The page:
Classification of acceleratorsEdit

There are two major classes of vulcanization accelerators, primary accelerators and secondary accelerators or ultra accelerators.

Primary acceleratorsEdit

Of the primary accelerators the major group used in tire manufacture is formed by sulfenamides[[1]].These are produced by an oxidative coupling reaction of mercaptobenzthiazole[[2]] (MBT) with a primary amine like cyclohexylamine or tertiary butyl amine. Secondary amines like di-cyclohexyl-amine[[3]] can be used also but result in much slower accelerators. Such a slow accelerator is rquired in the steel cord adhesion compound mentioned above, because for optimal adhesion a slow cure is required. Another important group of primary accelerators is formed by the thiazoles. The two main products are mercaptobenzthiazole (MBT) and mercaptobenzthiazole disulfide (MBTS), a product formed by oxidative coupling of two MBT molecules). The thiazoles are used for the vulcanization of thick articles, and as basic accelerator in EPDM compounds (ethylene-propylene-diene rubers), in combination with mixtures of ultra-accelerators.

Secondary acceleratorsEdit

Of the secondary or ultra-accelerators the main categories are the thiurams and the dithiocarbamates. In vulcanozation of tire compounds they are used as small addition to sulfenamides to boost the speed and state of cure. They have a very vulcanization speed and therefore, next to boosters in tire compounds they are used as main accelerator in EPDM compounds and in latex compounds. EPDM compounds have much less cure sites than natural rubber or SBR, and therefore need a rapid vulcanization system to have sufficient cure speed. Latex is cured at relatively low temperature (100- 120 degrees C)and therefore need an inherently rapid accelerator. The major thiurams used are TMTD (tetramethylthiuramdisulfide) and TETD( tetraethylthiuramdisulfide[[4]]), They are produced by the reaction between dimethyl amine ar diethylamine and carbondisulfide. The major dithiocarbamates[[5]] are the zinc salts ZDEC (zinc diethyldithiocarbamate) and ZDBC (zinc dibutyldithiocarbamate).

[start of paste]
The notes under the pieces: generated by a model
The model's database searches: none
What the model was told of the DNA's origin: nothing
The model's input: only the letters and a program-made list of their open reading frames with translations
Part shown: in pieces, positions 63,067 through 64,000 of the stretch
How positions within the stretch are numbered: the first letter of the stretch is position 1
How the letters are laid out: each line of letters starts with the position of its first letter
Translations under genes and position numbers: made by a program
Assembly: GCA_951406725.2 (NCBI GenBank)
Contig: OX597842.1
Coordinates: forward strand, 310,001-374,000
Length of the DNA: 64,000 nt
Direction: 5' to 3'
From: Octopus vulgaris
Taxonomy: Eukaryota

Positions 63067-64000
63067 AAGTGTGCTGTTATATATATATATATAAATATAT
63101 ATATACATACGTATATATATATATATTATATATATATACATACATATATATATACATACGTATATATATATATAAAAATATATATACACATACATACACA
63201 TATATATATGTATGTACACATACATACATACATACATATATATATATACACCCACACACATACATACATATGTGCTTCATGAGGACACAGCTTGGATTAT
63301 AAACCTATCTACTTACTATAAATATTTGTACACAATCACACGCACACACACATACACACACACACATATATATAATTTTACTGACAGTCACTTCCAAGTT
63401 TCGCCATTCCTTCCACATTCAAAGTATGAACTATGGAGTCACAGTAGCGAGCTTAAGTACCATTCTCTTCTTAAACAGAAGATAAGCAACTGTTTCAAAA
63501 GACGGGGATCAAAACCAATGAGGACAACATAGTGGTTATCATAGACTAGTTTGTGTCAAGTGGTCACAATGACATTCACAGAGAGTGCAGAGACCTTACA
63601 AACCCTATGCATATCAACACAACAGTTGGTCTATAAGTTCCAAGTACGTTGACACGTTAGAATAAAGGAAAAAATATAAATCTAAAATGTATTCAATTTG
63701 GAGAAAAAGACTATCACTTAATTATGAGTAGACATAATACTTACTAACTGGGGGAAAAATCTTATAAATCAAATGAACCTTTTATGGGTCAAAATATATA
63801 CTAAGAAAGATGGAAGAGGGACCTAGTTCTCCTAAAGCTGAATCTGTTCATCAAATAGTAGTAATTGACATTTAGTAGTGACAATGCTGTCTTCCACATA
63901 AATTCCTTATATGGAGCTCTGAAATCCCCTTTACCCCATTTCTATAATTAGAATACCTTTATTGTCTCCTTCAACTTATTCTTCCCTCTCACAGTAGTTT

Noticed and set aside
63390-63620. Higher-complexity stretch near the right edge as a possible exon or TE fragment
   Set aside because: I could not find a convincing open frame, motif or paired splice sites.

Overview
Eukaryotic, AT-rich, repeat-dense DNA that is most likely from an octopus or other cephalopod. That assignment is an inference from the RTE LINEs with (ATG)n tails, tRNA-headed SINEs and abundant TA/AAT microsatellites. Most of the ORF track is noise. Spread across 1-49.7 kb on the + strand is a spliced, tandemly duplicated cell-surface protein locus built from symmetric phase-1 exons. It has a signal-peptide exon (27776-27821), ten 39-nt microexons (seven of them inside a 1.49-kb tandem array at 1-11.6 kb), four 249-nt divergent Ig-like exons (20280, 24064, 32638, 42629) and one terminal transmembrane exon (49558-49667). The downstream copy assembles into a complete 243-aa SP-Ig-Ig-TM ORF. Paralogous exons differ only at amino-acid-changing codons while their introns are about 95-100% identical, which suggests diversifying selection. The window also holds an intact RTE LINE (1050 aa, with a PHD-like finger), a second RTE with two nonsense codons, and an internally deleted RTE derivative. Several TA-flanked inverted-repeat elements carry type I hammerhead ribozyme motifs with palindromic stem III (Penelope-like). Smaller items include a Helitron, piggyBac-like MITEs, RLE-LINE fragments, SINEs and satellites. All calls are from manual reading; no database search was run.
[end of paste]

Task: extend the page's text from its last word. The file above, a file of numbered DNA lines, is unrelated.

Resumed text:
See AlsoEdit

ReferencesEdit

  • Natural Rubber Science and Technology, Editor: A.D. Roberts, Oxford University Press, Oxford 1988
  • A Pocket Guide to Accelerant Evidence Collection, 2nd Edition, (1999)
  • various links [[6]][[7]]